Thursday, October 11, 2012

Resilience and vigilance in defence of democracy

Resilience and vigilance in defence of democracy
By The Post
Thu 11 Oct. 2012, 14:00 CAT

Michael Sata's "pledge to continue with renewed and reinvigorated energy in consolidating the governance structures which facilitate equity distribution of resources and infrastructure for the betterment of all Zambians and for posterity" is very important.

And it is a pledge that deserves the attention of all Zambians whom he says "have exhibited resilience and vigilance to ensure that Zambia continues to practice free and fair norms of electoral governance and democracy".

This is so because judging by the record of the past, the two most decisive factors affecting the future consolidation and expansion of our democracy will be economic development and political leadership. We say this because economic development, and the fair and equitable distribution of its results, makes democracy possible; political leadership makes it real.

Democracies rest upon the principle that government exists to serve the people; the people do not exist to serve the government. In other words, the people are citizens of a democratic state, not its subjects. While the state protects the rights of its citizens, in return, the citizens give the state their loyalty. Under an authoritarian system, on the other hand, the state, as an entity separate from society, demands loyalty and service from its people without any reciprocal obligation to secure their consent for its actions.

When citizens in a democracy vote, for example, they are exercising their right and responsibility to determine who shall rule in their name. In an authoritarian state, by contrast, the act of voting serves only to legitimatise selections already made by the regime. Voting in such a society involves neither rights nor responsibilities exercised by citizens - only a coerced show of public support for the government.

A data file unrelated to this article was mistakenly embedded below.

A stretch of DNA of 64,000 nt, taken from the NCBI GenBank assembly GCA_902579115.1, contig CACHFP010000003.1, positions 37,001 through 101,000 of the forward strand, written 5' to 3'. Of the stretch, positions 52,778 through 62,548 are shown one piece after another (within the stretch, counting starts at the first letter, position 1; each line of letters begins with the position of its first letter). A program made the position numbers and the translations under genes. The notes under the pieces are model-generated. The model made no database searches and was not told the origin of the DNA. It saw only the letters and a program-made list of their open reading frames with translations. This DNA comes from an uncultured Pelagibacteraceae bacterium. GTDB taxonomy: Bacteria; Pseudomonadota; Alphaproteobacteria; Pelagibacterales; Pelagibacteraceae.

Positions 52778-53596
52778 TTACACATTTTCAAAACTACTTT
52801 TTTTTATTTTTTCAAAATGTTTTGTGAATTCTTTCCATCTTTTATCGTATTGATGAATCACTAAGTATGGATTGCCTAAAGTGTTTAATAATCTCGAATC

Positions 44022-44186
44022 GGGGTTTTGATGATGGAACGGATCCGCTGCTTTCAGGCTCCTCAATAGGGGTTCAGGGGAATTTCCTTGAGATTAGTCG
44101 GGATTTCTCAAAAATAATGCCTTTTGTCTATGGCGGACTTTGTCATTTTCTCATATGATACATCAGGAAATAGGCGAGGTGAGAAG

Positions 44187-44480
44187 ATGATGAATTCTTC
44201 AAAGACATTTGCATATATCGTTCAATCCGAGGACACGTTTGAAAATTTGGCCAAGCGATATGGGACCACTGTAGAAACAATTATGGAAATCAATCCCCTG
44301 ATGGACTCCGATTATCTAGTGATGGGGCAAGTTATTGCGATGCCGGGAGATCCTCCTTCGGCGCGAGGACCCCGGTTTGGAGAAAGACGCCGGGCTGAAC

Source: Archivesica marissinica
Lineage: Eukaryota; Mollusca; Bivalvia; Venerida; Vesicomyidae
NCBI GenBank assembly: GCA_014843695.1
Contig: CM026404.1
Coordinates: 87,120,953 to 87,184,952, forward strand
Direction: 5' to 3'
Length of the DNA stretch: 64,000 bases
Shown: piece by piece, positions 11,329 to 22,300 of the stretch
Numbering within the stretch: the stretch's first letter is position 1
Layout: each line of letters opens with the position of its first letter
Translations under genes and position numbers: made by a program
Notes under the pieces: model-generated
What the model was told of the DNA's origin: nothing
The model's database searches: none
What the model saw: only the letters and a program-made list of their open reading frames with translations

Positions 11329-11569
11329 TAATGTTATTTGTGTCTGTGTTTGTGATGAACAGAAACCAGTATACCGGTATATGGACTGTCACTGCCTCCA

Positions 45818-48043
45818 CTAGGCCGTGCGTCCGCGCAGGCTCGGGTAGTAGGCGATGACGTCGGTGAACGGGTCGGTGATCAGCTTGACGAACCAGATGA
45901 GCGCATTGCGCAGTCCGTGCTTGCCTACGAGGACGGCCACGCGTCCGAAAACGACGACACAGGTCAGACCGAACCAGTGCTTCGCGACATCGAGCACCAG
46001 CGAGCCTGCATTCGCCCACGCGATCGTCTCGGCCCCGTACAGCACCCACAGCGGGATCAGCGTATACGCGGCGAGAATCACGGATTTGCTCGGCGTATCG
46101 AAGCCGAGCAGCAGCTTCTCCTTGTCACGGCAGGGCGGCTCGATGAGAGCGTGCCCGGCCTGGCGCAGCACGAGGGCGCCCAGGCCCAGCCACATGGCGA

The electorate is the ultimate custodian of its own freedom. From this perspective, democratic government which is elected by and accountable to its citizens, is not the antagonist of individual rights, but their protector. It is to enhance their rights that citizens in a democracy undertake their civic obligations and responsibilities.

Broadly speaking, these responsibilities entail participating in the democratic process to ensure its functioning. At a minimum, citizens should educate themselves about critical issues confronting their society - if only to vote intelligently for candidates running for high office.

The essence of democratic action is the active, freely chosen participation of its citizens in the public life of their community and nation. Without this broad, sustaining participation, democracy will begin to wither and become the preserve of a small, select number of groups and organisations.

But with the active engagement of individuals across the spectrum of society, democracies can weather the inevitable economic and political storms that sweep every society, without sacrificing the freedoms and rights that they are sworn to uphold.

Active involvement in public life is often narrowly defined as the struggle for political office. But citizen participation in a democratic society is much broader than just taking part in election contests.

Whatever the level of their contribution, a healthy democracy depends upon the continuing, informed participation of the broad-range of its citizens - what Michael refers to as "resilience and vigilance to ensure that Zambia continues to practice free and fair norms of electoral governance and democracy."

It is therefore understandable why this government is continuing to create more and more new districts and provinces to reach more and more people as directly as possible. We believe that one of the most important American contributions to democratic practice has been the development of a system of checks and balances to ensure that political power is dispersed and decentralised. It is a system founded on the deeply held belief that government is best when its potential for abuse is curbed, and when it is held as close to the people as possible.

And this reminds us about what Dr Kenneth Kaunda said in his address to the UNIP national council in March 1969: "We are basically agreed in our determination to establish a society characterised by tolerance, free discussion, responsible leadership and the powerful influence of non-leaders in the running of the nation's affairs.